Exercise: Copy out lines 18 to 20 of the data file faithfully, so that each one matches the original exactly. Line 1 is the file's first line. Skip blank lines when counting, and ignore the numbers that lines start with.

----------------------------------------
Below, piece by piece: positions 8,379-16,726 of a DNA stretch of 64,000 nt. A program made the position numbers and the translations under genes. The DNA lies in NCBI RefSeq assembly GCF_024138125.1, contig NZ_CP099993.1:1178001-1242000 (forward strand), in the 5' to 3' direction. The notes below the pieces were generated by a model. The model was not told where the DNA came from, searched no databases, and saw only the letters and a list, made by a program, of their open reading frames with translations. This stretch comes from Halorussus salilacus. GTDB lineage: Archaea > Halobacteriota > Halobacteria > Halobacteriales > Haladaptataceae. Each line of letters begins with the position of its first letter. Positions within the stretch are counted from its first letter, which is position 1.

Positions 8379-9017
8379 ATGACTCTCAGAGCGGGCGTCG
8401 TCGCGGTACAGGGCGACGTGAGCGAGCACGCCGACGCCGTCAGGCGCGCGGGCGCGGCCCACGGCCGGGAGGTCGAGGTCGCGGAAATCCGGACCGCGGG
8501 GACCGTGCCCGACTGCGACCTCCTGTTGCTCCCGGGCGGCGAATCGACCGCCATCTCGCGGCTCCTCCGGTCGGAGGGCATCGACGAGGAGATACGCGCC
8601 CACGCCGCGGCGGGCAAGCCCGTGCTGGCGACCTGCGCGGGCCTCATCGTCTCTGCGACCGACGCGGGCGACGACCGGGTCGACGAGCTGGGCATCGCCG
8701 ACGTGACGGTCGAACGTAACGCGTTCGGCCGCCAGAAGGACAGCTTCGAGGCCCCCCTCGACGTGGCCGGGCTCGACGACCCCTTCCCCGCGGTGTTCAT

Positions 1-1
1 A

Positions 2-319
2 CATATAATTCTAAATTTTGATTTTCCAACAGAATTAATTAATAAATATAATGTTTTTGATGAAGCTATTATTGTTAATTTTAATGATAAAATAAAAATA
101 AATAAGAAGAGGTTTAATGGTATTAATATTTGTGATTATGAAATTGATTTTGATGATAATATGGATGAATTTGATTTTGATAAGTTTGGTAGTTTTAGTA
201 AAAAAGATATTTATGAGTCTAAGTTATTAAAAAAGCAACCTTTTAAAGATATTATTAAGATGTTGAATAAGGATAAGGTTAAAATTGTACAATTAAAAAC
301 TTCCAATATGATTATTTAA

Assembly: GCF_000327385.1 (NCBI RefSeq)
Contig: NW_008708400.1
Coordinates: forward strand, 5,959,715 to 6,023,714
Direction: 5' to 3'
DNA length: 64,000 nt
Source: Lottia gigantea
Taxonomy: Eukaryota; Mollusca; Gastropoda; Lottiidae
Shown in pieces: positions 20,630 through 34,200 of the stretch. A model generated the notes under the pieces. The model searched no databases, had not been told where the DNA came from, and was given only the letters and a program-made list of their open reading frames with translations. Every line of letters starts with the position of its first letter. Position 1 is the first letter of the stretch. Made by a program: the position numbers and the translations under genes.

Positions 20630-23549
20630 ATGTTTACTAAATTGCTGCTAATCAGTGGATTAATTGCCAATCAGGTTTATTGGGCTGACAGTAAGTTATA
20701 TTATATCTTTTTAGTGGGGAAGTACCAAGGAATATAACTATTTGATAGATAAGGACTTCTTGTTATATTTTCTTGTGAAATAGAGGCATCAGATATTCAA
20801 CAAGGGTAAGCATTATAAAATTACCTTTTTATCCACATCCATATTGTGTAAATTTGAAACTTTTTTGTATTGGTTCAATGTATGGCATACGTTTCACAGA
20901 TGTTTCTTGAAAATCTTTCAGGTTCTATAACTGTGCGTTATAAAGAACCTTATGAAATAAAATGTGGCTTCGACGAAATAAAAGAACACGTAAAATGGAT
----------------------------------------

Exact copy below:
Direction: 5' to 3'
DNA length: 64,000 nt
Source: Lottia gigantea